Guidelines for demonstrating plausibility
In Warner-Lambert the Supreme Court explained what plausibility requires in the context of patent claims to the second medical use of pregabalin for treating pain. Before the case reached the Supreme Court, the Court of Appeal had held not only that the threshold was low, but also that the test could be satisfied by a “prediction… based on the slimmest of evidence”. Lord Sumption in the Supreme Court disagreed with this, stating that while the test is relatively undemanding, it cannot be deprived of all meaning or reduced to little more than a test of good faith. In Lord Sumption’s view, the Court of Appeal’s approach would be unlikely to serve even the limited purpose of barring speculative or so-called ‘armchair’ claims. With the support of the majority of the Supreme Court, Lord Sumption instead set out seven guidelines relevant to deciding plausibility in this case (Table 2).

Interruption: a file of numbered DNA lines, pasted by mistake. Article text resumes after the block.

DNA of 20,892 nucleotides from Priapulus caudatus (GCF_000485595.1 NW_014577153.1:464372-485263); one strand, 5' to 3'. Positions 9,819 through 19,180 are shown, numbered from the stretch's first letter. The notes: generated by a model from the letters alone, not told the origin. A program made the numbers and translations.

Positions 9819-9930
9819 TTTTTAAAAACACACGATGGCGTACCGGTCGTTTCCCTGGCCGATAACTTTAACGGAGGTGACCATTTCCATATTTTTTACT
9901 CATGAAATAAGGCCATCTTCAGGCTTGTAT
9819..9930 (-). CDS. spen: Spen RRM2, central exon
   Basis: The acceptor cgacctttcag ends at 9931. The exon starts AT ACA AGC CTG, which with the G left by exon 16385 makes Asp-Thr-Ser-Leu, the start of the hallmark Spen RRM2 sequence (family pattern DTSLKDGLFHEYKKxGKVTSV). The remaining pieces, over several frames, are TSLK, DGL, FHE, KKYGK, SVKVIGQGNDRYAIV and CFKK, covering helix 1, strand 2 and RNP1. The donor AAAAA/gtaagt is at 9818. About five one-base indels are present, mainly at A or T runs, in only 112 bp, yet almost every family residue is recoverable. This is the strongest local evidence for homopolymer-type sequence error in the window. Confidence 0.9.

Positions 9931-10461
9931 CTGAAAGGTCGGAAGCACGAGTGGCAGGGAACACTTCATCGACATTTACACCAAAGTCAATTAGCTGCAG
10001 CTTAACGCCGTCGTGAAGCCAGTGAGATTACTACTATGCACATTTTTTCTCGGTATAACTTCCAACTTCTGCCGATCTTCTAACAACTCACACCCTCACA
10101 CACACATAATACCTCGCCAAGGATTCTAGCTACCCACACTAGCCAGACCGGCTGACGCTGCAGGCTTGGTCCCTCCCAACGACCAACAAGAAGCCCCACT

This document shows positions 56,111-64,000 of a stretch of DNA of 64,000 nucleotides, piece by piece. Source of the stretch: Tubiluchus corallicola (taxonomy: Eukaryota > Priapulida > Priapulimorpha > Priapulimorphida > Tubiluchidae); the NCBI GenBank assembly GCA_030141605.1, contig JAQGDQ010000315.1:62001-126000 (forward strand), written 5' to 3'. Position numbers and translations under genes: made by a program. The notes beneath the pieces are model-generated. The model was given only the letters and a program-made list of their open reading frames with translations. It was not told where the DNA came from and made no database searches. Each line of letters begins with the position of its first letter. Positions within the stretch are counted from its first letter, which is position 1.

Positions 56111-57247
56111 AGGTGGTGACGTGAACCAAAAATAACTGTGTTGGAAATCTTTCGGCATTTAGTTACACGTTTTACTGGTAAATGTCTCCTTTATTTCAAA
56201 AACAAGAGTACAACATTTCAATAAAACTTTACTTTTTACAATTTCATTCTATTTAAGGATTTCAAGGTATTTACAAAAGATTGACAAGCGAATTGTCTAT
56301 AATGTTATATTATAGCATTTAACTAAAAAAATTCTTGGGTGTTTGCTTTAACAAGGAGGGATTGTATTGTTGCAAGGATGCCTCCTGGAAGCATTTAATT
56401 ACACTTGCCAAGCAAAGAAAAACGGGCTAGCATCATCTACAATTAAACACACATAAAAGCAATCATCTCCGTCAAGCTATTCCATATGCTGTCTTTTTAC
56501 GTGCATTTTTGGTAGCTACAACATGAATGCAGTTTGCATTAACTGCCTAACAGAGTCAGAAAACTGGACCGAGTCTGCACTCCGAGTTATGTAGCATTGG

According to the minority (ie, Lords Mance and Hodge), Lord Sumption set the test of plausibility too high. Lord Mance expressed concern that there was a real risk that the test could amount to, or be understood as, requiring a prima facie case to be established on the material contained in the specification. In his view, this outcome would not be supported by the EPO authorities to which the Supreme Court was referred in the case. According to Lord Mance, although the authorities reject speculative or wide-ranging unsubstantiated claims, they also accept as sufficient tailored claims which appear scientifically possible but have not been even prima facie established, without – for example – conducting testing or assays according to the state of the art. In Lord Mance’s view, following the EPO authorities should mean that the workability of an invention will fail for insufficiency of disclosure only if a person skilled in the art would have significant doubts. Similarly, Lord Hodge differed from Lord Sumption by stating that a patent need not disclose experimental evidence of plausibility unless there is an allegation, supported by sufficient evidence, that the invention does not work. In other words, the Supreme Court minority held that EPO case law requires plausibility to be demonstrated only if the therapeutic effect in a second medical use patent is inherently implausible.